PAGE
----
Jennifer London

 
 

I am a political theorist who analyzes theories of autocracy, where they come from and how they have been translated into diverse contexts.  My work integrates historical, literary and political analysis to trace autocracy as an evolving concept, which spans pre-Islamic and Islamic writings. I am particularly interested in classical Arabic writings, which I have spent years studying at the University of Chicago, Middlebury College, the Qasid Institute in Amman, Jordan and continue to analyze today. I pursue this research at the Institute for Advanced Study (Princeton, NJ), as part of “the Democratic Knowledge Project”. In addition, I teach ancient and medieval thought at Columbia University and am a faculty fellow in the Association for Analytic Learning about Islam and Muslim Societies. Before joining the Democratic Knowledge Project at IAS, I received my Ph.D. in political science at the University of Chicago, in December 2009 and then held a Mellon postdoctoral fellowship in the Center for the Humanities at Tufts. I have published articles in History of Political Thought on classical Arabic and Persian theories of justice and on how classical Arabic authors use translation to transform the publics they inhabit.  I have a forthcoming article on how historical methods can advance scholarship in political science in the Annual Review of Political Science, and my manuscript Constructing Islamic Authoritarianism: the Political Thought of Ibn al-Muqaffa‘ is under review with Cambridge University Press.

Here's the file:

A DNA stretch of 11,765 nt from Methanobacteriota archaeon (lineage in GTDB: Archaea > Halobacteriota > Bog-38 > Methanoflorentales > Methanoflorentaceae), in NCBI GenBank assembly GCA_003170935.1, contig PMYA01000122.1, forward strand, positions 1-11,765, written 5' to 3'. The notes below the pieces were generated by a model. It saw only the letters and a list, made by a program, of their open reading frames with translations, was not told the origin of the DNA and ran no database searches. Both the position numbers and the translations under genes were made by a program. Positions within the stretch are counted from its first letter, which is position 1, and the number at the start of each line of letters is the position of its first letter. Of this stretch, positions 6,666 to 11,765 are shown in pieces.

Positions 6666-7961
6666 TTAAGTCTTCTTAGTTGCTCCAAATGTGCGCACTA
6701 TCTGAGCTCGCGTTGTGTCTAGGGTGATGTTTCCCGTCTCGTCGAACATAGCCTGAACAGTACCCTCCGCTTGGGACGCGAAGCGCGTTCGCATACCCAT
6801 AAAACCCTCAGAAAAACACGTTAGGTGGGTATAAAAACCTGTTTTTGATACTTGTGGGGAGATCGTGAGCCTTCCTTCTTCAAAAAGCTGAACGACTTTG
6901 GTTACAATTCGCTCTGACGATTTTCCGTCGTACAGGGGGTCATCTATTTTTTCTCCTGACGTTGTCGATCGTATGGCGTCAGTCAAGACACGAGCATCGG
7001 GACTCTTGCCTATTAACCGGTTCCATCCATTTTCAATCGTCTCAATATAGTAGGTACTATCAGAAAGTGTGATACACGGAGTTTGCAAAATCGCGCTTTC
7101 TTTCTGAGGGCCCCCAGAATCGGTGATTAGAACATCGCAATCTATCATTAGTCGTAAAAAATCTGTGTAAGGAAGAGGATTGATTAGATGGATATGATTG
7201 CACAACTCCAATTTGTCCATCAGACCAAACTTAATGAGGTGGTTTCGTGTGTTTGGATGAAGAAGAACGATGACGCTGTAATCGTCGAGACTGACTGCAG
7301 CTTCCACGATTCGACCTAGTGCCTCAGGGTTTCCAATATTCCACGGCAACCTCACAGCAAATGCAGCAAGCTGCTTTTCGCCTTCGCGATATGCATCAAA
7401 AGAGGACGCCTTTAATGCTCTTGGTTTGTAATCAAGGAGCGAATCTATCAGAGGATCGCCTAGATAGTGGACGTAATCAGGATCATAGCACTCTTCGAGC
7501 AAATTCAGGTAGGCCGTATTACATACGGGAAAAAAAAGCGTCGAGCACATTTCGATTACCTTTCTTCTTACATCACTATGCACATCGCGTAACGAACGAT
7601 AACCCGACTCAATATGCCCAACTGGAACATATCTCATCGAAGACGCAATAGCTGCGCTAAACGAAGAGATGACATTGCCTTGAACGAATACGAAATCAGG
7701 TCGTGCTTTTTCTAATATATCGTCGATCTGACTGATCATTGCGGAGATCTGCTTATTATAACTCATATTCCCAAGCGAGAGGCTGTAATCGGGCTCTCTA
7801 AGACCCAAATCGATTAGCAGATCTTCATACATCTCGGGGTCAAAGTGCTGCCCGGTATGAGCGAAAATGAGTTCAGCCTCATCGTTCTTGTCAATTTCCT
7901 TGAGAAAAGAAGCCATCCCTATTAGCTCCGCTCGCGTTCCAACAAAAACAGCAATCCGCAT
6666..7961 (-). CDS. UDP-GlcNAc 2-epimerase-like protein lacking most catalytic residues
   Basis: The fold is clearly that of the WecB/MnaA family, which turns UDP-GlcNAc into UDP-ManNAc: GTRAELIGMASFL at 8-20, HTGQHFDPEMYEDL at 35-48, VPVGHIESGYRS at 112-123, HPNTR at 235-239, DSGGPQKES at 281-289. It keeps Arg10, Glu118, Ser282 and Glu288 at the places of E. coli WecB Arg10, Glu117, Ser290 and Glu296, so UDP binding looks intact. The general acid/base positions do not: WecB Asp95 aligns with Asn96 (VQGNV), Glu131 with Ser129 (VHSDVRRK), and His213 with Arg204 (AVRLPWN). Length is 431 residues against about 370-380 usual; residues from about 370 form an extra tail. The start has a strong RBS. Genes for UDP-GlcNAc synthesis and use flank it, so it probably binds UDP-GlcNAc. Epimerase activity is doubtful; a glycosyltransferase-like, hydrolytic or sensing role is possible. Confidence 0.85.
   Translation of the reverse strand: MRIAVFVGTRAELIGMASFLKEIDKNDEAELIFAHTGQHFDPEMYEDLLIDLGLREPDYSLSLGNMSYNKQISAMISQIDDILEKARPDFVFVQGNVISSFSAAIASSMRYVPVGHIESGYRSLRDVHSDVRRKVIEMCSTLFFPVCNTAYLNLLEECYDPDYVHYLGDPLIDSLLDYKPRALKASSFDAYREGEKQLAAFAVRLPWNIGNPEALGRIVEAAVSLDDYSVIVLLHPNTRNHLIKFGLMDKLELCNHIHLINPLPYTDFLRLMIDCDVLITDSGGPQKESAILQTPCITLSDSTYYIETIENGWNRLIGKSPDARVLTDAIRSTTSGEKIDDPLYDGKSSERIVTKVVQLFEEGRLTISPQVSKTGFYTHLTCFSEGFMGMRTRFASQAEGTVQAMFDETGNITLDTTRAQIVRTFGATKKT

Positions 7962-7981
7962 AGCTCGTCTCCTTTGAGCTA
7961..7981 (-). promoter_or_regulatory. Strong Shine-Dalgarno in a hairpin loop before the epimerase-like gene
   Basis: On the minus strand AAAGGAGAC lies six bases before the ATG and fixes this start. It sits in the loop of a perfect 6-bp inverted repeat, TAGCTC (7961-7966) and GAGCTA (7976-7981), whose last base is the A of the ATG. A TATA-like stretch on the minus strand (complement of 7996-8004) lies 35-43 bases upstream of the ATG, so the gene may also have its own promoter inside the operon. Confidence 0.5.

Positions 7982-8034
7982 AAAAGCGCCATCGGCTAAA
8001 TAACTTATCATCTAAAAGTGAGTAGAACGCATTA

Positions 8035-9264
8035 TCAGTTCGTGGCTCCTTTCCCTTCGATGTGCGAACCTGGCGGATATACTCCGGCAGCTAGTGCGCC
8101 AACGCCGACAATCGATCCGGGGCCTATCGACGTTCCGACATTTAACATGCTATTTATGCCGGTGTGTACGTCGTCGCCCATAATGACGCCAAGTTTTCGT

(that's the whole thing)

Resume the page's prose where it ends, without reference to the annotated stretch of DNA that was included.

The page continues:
Invoking

THE CIRCLE OF JUSTICE

  Using the Fables of

  KALĪLA WA-DIMNA